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Obama's Immigration Moves Debated on TV Talk Shows

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FILE - Anti-deportation protesters chant in front of the White House in Washington in August. U.S. President Barack Obama signed two executive orders reforming immigration policies on Nov. 21, 2014.

FILE - Anti-deportation protesters chant in front of the White House in Washington in August. U.S. President Barack Obama signed two executive orders reforming immigration policies on Nov. 21, 2014.

U.S. President Barack Obama has dismissed criticism of his executive order changing how the country deals with some undocumented immigrants, urging Republican lawmakers to pass a bill if they are not satisfied with his unilateral action.

Opponents of the president's actions joined Obama in taking to the Sunday-morning television talk shows to make their respective cases.

In an interview on ABC's "This Week," the president said it was important to prioritize the deportation of felons, criminals and recent arrivals over people who have lived here illegally more than five years.

Watch related video by VOA's Michael Bowman:


Asked about criticism by House Speaker John Boehner, Obama said his response is "pass a bill."

And in his weekly address Saturday, Obama repeated points he made in announcing the immigration plan Thursday. He said it will "bring more undocumented immigrants out of the shadows so they can play by the rules, pay their full share of taxes, pass a criminal background check and get right with the law."

Obama criticized

On "Fox News Sunday," Republican Senator Ted Cruz of Texas objected to Obama's unilateral move.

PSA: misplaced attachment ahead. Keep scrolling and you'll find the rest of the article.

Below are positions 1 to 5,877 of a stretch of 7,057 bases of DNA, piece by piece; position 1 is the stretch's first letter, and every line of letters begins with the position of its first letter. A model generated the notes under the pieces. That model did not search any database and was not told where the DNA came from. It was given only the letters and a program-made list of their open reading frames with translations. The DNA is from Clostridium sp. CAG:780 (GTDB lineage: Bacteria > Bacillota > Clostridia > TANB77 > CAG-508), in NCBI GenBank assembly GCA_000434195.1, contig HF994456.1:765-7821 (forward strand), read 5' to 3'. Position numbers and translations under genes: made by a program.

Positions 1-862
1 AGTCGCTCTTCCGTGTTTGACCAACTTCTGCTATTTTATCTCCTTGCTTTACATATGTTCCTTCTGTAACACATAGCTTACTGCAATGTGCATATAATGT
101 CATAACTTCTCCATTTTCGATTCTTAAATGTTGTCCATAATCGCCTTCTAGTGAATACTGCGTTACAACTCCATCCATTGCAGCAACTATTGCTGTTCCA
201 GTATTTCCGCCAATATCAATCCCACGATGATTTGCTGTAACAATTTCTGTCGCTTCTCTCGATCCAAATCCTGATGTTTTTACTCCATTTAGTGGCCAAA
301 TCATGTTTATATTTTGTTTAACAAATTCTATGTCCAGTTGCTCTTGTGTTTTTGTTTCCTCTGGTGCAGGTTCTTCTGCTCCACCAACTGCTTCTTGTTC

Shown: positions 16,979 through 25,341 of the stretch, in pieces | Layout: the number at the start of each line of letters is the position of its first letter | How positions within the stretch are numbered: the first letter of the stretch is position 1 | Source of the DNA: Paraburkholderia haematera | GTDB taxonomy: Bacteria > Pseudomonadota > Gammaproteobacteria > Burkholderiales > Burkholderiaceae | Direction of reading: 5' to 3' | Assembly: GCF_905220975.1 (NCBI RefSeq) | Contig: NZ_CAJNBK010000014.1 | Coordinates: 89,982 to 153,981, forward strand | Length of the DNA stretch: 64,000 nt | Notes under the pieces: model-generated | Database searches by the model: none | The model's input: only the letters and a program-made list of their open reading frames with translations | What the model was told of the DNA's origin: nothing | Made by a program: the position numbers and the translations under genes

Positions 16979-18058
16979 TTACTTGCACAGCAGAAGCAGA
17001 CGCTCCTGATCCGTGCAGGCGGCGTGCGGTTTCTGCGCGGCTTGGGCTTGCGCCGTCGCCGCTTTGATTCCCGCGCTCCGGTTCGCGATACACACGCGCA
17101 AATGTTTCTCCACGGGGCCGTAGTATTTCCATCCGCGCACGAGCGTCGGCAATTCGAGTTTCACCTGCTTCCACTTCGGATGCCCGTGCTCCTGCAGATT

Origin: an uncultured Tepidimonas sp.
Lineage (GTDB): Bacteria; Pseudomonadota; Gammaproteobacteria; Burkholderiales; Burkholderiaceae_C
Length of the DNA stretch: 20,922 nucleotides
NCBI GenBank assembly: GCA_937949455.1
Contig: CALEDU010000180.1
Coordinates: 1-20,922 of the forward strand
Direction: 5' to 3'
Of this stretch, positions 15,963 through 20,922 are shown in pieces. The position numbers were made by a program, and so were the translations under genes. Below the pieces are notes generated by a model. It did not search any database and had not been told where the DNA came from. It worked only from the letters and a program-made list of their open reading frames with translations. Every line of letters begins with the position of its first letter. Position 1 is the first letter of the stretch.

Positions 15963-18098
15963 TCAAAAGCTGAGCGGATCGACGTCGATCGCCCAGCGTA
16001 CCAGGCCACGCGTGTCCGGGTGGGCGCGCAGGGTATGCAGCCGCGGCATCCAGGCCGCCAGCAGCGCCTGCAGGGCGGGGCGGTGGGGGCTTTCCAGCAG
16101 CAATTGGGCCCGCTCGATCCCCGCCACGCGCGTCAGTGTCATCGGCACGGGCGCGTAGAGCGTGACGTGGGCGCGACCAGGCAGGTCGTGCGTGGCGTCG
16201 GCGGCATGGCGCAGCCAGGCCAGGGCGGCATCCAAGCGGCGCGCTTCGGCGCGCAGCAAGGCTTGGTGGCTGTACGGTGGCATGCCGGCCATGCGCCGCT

"Essentially, he's gotten [into] the job of counterfeiting immigration papers, because there's no legal authority to do what he's doing," Cruz said. Later, he called the action "a stunning and sad display of a president declining to honor his constitutional obligation to take care that the laws be faithfully executed."

On CNN's "State of the Nation," Republican Senator Lindsey Graham of South Carolina acknowledged his party was also responsible for failing to prod immigration legislation in the House of Representatives.

"I'm disappointed in my country, my party and my president" on immigration, Graham said.

And on CBS' "Face the Nation," Obama found a strong ally in Representative Luis Gutierrez, an Illinois Democrat.

He said Republicans opposed to the newly approved reforms "have 180 days, starting January 1, before the first person applies for a work permit under the president's executive authority. What I'd say to them: Roll up your sleeves."

The president has said he was forced to act because the Republican-controlled House of Representatives would not take up legislation that had passed the Democrat-controlled Senate more than a year ago.

It became even more unlikely that Congress would pass a comprehensive immigration reform bill after this month's midterm elections, which saw Republicans strengthen their control of the House and gain a majority in the Senate. The new Congress takes office in January.

Orders begin reforms

The two executive orders, signed Friday, will begin the process of offering temporary work permits and lift the threat of deportation for nearly 5 million undocumented immigrants.

FILE - House Speaker John Boehner denounces executive orders to reform immigration.

FILE - House Speaker John Boehner denounces executive orders to reform immigration.

Boehner has said Obama "is damaging the presidency" by bypassing Congress to take executive action on immigration.

Obama said Saturday his order is not amnesty, "no matter how often" critics say it is. Amnesty, he said, is "the immigration system we have today: millions of people living here without paying their taxes or playing by the rules."

Mexican President Enrique Pena Nieto praised Obama's executive orders Friday, calling them "an act of justice."

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